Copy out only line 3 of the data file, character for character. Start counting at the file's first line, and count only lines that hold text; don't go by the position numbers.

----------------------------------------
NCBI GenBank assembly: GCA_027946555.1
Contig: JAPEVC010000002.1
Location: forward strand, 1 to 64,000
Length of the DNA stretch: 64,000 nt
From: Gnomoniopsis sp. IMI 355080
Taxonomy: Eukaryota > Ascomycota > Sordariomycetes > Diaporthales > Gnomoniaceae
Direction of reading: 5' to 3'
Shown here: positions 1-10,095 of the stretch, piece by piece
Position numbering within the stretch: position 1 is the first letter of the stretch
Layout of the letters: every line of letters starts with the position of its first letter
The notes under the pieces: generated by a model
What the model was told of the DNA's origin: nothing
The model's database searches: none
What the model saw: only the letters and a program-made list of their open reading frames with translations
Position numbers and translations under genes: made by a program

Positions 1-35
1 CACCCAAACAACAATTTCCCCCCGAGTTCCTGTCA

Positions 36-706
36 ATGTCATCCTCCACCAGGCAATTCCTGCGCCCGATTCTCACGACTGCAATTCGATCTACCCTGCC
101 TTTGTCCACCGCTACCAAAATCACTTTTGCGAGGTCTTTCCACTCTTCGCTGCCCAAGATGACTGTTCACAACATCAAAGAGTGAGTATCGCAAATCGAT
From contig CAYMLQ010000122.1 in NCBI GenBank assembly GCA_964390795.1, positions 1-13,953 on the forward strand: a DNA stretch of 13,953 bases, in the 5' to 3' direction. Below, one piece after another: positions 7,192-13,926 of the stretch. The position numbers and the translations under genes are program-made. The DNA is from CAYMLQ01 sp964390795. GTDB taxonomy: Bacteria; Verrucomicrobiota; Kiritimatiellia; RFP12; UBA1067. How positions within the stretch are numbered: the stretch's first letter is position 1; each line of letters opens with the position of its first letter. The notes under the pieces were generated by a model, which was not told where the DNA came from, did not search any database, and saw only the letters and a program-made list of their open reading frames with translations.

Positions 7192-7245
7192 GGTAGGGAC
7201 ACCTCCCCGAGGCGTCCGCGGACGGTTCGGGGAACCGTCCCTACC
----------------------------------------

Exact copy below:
Location: forward strand, 1 to 64,000